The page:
United States total peach production in 2014 was 838,027 tons valued at $629.1 million. California led the nation in peach production, with 620,000 tons valued at $356.1 million. South Carolina followed, producing 60,800 tons valued at $63.3 million. Georgia produced 33,000 tons valued at $36.1 million, and New Jersey produced 21,050 tons valued at $27.9 million (NASS, 2015).
The bearing acreage of peach trees has been gradually declining for the past two decades (except for the years 2002 and 2004, which had slight increases from the years before them). By 2014 the United States had 102,640 bearing acres of peach trees. The value of production, however, has been gradually increasing over the past two decades (except for the years 2003, 2004, 2007, 2011, and 2013, which all had decreases of 12 percent or less from the years before them) (NASS).
In 2014, fresh peach prices averaged $1,190 per ton, up nearly 24 percent from 2012, and 2013. Processed peach prices averaged $363 per ton, up 12 percent from 2012, and up 6 percent from 2013 (NASS, 2015).
The United States is the third-largest producer of peaches/nectarines in the world. China is the leading peach/nectarine producer (FAOSTAT, 2013).
Exports/Imports/United States Consumption
The United States is a net exporter of peaches. In 2014, the country exported 234 million pounds of peaches valued at $202 million. Of that amount, fresh peach exports accounted for $178 million, almost a 7 percent increase from the previous year. Processed peach exports accounted for $24 million, a decrease of 7 percent from the previous year (ERS, 2015).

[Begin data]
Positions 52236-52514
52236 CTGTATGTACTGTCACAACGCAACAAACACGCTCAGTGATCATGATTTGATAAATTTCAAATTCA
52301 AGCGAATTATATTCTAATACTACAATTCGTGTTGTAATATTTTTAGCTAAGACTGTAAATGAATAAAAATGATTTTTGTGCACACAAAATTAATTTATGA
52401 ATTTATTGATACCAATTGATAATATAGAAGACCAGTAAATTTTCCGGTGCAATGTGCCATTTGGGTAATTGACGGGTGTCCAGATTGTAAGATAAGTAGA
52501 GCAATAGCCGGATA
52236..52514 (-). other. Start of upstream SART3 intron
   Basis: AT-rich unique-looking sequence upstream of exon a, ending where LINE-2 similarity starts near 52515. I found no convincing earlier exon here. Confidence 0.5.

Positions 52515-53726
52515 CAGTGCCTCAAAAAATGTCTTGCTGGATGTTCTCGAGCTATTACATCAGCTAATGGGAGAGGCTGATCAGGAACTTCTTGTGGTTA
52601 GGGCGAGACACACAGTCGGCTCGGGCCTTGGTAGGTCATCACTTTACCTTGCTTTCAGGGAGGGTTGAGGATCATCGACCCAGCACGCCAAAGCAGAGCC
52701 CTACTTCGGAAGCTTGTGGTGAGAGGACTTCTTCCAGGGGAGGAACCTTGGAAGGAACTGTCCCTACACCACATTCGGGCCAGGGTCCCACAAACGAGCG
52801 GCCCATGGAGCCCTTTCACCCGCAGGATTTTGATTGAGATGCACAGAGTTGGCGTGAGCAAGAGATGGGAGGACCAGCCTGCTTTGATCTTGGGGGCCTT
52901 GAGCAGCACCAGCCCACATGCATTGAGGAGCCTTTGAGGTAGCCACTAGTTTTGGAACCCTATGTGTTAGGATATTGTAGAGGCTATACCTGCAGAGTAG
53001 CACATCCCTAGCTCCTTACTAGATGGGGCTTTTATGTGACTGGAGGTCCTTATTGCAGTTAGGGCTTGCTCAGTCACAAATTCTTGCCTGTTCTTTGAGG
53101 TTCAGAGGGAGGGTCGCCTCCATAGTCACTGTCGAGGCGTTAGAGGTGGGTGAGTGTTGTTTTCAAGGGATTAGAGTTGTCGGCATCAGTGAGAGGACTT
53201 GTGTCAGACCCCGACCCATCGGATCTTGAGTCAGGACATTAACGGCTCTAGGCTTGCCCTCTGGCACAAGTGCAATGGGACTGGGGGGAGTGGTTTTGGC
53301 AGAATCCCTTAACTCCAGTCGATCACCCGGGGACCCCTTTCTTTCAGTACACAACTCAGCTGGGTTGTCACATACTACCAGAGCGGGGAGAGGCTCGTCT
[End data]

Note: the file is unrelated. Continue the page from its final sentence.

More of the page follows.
The top destination for U.S. peaches in 2014 was Canada, which purchased fresh peaches valued at $79 million and processed peaches valued at $12.7 million. That same year, Mexico purchased fresh peaches valued at $432.8 million and processed peaches valued at $8.3 million (ERS, 2015).
The United States imported 297.5 million pounds of peaches valued at almost $186.6 million in 2014. The majority of the imports were processed peaches, which were valued at $141.1 million, a 14 percent increase from 2013. (ERS, 2015).
China was the main supplier in 2014, providing processed peaches valued at more than $87.8 million. Chile was the other major supplier, providing fresh peaches valued at $45.3 million and dried peaches valued at $823,000 (ERS, 2015).
Annual per person consumption of peaches in the United States peaked at 13.1 pounds in the year 1980. In 2014, annual consumption was 6.4 pounds per person, a 13 percent decrease from the previous year (ERS, 2014).